Weeding the Garden

10 February 2014

There is an area of my garden that is filled with weeds, mostly farmers friend (bidens pilosa), but there are also a few newcomers I noticed this morning. I weeded this area just a few months ago and replaced the weeds with pumpkins that now cover the area and yet still the farmers friend have returned.

As I pulled the weeds up in the early hours of the morning, I reflected on the many lessons that can be learned from these weeds.

From a psycho-emotional standpoint, we all have certain dynamics and patterns that can inhibit the growth of the more positive and healthy behaviours. Old traumas and emotional wounds crop up like weeds and give us the opportunity to learn something as we heal from these injuries.

Like the farmers friend, our attitude towards the weed/injury is important. Do we find ourselves filled with hatred and frustration at these persistent events or can we be mindful and nurture a curiosity about what these patterns have to offer us?

A while back I thought I had really mastered this area in the backyard. I was in fact, somewhat surprised to find that the farmers friend have returned. While I have planted some new perennial flowering bushes to cover some of the area, these are still in their infancy and the pumpkins leave plenty of room for the farmers friend to push through.

This reminds me of how a pattern in our life can reappear unexpectedly. The seeds of this pattern can lie in wait until the right circumstances appear for it to be nourished once again into activity. The farmers friend seeds lay in the ground and recently they came to life with the rain and the sun and the warmth, in great abundance. Alas, I must not let them go to seed this time or walking through my garden will leave me covered with seeds sticking to my clothing.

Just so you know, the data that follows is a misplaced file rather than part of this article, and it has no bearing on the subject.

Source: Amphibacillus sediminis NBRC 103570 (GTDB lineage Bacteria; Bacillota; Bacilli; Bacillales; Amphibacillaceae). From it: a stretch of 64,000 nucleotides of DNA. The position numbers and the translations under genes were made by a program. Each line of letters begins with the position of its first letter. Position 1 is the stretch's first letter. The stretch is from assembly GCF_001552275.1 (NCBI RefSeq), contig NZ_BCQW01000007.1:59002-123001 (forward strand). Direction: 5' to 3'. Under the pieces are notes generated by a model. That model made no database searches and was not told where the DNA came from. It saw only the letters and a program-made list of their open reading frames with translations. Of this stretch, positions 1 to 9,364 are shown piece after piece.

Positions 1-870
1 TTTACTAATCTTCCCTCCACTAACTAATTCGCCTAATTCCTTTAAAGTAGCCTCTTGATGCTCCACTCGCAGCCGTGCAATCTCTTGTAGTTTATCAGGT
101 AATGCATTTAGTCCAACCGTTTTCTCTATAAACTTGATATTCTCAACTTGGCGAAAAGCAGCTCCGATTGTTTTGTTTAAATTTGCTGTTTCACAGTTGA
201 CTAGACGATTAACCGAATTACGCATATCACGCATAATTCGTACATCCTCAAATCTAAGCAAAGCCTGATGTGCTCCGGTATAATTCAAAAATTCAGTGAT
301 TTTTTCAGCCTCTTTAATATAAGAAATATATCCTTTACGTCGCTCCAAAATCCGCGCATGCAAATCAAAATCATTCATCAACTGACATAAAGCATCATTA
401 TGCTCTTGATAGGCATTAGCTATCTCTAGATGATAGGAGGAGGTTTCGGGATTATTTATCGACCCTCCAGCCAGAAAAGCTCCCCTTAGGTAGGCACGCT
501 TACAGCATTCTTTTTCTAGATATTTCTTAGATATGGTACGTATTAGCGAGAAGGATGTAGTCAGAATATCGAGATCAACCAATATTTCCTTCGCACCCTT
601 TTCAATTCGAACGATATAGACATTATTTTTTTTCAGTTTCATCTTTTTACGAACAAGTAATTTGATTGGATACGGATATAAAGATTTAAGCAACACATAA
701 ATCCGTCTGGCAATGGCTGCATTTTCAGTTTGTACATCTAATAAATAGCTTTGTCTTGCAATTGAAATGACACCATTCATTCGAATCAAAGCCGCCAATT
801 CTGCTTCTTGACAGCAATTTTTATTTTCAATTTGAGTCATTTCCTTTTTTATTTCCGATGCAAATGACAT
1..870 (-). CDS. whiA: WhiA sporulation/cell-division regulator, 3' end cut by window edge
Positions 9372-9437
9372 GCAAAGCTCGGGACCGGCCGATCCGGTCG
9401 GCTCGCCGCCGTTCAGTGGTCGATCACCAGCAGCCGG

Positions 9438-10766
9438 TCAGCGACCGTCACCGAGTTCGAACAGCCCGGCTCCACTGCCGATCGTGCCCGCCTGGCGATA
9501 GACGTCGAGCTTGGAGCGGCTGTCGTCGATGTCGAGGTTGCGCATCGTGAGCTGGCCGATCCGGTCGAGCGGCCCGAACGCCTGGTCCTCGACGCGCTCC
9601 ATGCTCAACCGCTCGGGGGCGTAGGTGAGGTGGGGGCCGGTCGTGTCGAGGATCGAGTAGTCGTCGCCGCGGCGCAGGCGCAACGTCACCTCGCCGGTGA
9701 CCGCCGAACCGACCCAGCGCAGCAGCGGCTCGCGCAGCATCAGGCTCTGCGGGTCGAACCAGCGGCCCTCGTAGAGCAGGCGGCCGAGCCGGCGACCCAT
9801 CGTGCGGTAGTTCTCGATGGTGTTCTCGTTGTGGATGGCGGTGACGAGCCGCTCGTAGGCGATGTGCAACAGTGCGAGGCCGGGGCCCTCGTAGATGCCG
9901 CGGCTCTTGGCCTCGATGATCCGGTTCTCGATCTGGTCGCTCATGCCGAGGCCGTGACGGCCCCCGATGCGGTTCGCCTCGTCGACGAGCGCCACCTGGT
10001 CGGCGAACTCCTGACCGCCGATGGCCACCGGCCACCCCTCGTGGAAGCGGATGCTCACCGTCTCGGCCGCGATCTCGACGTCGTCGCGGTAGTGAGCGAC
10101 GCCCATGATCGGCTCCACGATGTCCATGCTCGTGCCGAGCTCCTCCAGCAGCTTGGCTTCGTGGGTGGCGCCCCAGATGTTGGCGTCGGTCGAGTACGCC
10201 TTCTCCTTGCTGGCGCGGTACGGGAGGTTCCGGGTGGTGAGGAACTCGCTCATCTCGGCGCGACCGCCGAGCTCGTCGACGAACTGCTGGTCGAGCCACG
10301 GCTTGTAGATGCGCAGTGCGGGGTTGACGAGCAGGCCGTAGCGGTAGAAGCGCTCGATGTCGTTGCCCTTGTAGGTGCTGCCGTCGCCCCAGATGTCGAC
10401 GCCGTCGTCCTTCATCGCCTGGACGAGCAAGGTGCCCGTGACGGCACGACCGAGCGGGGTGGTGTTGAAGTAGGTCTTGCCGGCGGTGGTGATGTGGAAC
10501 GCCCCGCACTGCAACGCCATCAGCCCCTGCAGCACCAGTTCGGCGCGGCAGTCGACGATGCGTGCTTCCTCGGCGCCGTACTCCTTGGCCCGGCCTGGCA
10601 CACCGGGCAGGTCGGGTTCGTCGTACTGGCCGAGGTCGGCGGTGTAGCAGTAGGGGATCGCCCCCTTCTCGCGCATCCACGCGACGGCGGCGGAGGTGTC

Here’s an example of how this parallels our lives. Let’s say a young woman, Maggie feels enmeshed with her mother; it is difficult for her to make decisions on her own and to know what she is feeling without it being about what her mother is feeling. In psycho-lingo, Maggie has attachment issues with her mother and in our work together, Maggie works to individuate or differentiate herself so that she can feel more autonomous and have a stronger sense of self-identity outside of the relationship with her mother. Perhaps after some months or even years sometimes, Maggie feels a strong sense of her own identity and our work is done. She feels that she can make her own decisions, gets married and has children. But then, perhaps like the rain and the sun and the warmth that nurture to life the farmers friend plants, Maggie’s life conditions change and she and her husband Paul separate from each other some years later. This is a difficult time and Maggie’s mother steps in to help Maggie make the transition and to help with childcare. However, one year later Maggie finds herself angry with her mother and once again having a difficult time thinking for herself and making important life decisions. Her confidence in herself has waned as her self-esteem wavers and once again she comes in to work on these issues.